Rhonda Miller

Reporter

Rhonda Miller joined WKU Public Radio in 2015.  She has worked as Gulf Coast reporter for Mississippi Public Broadcasting, where she won Associated Press, Edward R. Murrow and Green Eyeshade awards for stories on dead sea turtles, health and legal issues arising from the 2010 BP oil spill and homeless veterans.

She has worked at Rhode Island Public Radio,  as an intern at WVTF Public Radio in Roanoke, Virginia, and at the South Florida Sun-Sentinel and Pittsburgh Post-Gazette.

Rhonda’s freelance work called Writing Into Sound includes stories for Voice of America, WSHU Public Radio in Fairfield, Conn., NPR and AARP Prime Time Radio.

She has a master’s degree in media studies from Rhode Island College and a bachelor’s degree in journalism from Boston University.

Rhonda enjoys quiet water kayaking, riding her bicycle and folk music. She was a volunteer DJ for Root-N-Branch at WUMD community radio in Dartmouth, Mass. 

Dawson Springs Police

Police have issued an Amber Alert for a 16-year-old girl from Hopkins County.

Lauren Sizemore was last seen in the bedroom of her Dawson Springs home  at midnight Saturday, March 30. She was noticed missing on Sunday morning, March 31.

Lauren is white, has brown hair and brown eyes and wears glasses. She is 4-foot-8 and weighs 130 pounds.

She is thought to be Glenn Eugene Harper, her 56-year-old step-grandfather.

Harper is white, 5-feet-9-inches tall and has gray hair and brown eyes. He weighs about 245 pounds.

University of Kentucky, College of Agriculture

Trade disputes between the U.S. and other countries are leaving many Kentucky farmers uncertain about the global market for soybeans. The crop has been the state’s largest agricultural export.

Kentucky farmers told the U.S. Department of Agriculture's National Agricultural Statistics Service regional  office in Louisville they’re expecting to plant 1.75-million acres of soybeans this year. That’s down from two million acres of soybeans last year, a decrease of 12 percent.

Director of the regional office David Knopf said there’s a natural rotation of fields between soybeans and corn, and Kentucky’s soybean acres planned for this year are within a five-year average. But Knopf said the 12 percent decline is noticeable. 


Wendell Foster

An Owensboro nonprofit that serves people with developmental disabilities is suspending its autism program. The CEO says the autism program will undergo a major restructuring to better serve its clients, who are students in elementary, middle and high school. 

Wendell Foster is a nonprofit that’s been serving people with disabilities for 72 years. The autism program began as a satellite location for the Kelly Autism Program at Western Kentucky University, but eventually the Owensboro program became independent.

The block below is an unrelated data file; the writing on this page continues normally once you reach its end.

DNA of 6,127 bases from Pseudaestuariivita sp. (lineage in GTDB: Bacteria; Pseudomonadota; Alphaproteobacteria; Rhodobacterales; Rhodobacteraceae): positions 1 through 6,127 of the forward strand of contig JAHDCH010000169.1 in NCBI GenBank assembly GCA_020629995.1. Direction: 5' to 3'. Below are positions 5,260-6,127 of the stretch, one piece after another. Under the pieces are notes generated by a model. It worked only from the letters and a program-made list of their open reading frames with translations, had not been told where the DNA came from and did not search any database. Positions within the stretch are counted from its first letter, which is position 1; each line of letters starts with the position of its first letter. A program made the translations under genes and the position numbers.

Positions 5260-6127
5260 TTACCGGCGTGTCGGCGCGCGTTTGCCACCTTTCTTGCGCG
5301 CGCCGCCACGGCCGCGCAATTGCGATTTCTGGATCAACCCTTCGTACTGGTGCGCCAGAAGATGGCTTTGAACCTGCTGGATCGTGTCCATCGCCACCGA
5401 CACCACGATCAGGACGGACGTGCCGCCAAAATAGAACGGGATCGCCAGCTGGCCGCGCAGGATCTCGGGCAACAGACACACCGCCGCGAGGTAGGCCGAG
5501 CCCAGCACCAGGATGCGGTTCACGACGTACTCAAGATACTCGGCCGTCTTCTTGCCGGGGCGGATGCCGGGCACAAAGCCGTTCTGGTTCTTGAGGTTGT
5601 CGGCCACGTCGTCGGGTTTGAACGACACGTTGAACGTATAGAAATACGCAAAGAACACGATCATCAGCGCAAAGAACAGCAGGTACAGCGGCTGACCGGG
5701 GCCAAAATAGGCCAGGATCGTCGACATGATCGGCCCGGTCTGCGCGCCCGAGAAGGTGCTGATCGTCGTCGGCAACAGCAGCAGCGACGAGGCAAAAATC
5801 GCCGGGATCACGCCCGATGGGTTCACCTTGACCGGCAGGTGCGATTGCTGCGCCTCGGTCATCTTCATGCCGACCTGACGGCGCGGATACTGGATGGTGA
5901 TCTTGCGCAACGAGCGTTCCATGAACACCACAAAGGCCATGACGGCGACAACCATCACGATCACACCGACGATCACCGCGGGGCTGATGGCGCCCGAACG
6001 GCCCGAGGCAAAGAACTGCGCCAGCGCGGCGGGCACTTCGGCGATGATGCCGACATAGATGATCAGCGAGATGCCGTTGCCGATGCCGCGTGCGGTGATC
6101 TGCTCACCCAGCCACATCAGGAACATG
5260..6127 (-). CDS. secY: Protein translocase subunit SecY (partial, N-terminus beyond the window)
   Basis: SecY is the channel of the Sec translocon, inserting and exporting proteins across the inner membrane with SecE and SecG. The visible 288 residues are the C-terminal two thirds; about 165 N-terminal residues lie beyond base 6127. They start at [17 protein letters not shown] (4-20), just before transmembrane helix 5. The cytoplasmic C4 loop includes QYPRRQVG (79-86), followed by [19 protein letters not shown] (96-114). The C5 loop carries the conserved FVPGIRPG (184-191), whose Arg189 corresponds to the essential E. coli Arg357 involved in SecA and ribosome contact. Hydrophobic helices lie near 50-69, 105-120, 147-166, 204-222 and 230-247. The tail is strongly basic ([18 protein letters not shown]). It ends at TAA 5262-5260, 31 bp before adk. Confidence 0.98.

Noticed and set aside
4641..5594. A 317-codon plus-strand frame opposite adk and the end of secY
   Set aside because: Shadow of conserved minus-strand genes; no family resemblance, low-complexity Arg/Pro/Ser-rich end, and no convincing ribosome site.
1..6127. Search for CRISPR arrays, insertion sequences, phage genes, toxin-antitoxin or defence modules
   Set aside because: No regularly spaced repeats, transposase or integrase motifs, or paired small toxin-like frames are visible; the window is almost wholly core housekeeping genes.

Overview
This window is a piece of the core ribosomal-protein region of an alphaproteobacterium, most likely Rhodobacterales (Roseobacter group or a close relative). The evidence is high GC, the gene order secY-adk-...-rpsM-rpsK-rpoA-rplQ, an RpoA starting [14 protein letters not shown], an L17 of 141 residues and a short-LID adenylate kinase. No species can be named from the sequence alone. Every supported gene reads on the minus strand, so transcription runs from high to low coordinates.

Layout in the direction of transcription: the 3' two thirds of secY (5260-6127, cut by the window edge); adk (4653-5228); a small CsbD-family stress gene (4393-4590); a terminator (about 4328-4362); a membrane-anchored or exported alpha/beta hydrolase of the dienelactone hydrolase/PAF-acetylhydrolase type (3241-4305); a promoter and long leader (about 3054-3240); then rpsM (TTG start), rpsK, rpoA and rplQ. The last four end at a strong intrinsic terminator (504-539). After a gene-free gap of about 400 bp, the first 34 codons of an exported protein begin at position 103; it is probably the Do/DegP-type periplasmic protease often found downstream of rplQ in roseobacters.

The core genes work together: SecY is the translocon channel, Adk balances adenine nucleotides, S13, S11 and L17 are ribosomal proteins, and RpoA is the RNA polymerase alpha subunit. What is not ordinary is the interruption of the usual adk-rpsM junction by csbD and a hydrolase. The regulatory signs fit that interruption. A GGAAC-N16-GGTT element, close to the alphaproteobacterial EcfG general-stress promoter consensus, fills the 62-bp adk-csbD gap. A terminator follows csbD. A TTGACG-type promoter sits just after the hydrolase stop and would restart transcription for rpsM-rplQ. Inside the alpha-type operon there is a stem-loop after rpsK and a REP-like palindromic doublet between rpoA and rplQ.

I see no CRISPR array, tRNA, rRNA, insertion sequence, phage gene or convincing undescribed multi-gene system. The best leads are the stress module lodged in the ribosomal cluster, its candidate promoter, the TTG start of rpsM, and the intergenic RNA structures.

The current autism program in Owensboro has been offered as an afterschool program a few hours a week, which has an average of 15-20 students, and a summer camp three days a week, which usually has about 30 students.


Warren County Agriculture/Shutterstock

The U.S. Department of Agriculture 2018 crop report for Kentucky shows both  Henderson and Christian counties among the state’s leaders in production. 

Henderson County led the state in soybean production with 5.4 million bushels grown on 102,400 acres.

Christian County was the leader in corn production with 12.8 million bushels grown on 72,500 acres.

But Ohio County came in strong by getting the most yield per acre for both those crops.

Ohio County farmers harvested 59.6 bushels of soybeans per acre last year, compared to Henderson County’s 53 bushels per acre.

lifelineh2h.org

Daviess County, Kentucky now has a 211 help line that can connect area residents to a wide range of services. 

The most important feature of the new 211 help line is that it has a person on duty 24/7. That person helps the caller determine the best agency or organization to meet their needs and assists them in getting connected.

The 211 service is provided by United Way of Ohio Valley.

Owensboro Community Development Director Abby Shelton said the resources in the 211 database cover a huge range of topics.

"It can give you information on crisis hotlines, housing assistance, utility assistance, foods and meals, health care, health screening, addiction and substance use, mental health behavior, dental or vision, parenting and child care, on and on and on…,” said Shelton. 


Creative Commons

Kentucky farmers have until April 5 to sign up with the Farms to Food Banks program if they want to sell produce that’s not considered ‘picture perfect’ enough for grocery stores.

The Farms to Food Banks program is increasing its statewide outreach to farmers as planting season gets underway.

Last year, 349 farmers from 64 counties in Kentucky sold surplus portions of their crops, as well as slightly imperfect produce, often called ‘ugly’ produce, to the Farms to Food Banks program.

'Ugly' produce may vary in size, shape or appearance from what grocery stores prefer, but the imperfect produce purchased for the program is equally fresh and nutritious. 


drugfree.org

A two-day workshop in Henderson, Kentucky on March 22 and 23 will offer education and training on how to reduce the impact of addiction on children.

The workshop is being hosted by marriage and family therapist Tamara James, who said the workshop is appropriate for family members, educators, foster parents and anyone who works with elementary, middle and high school youth.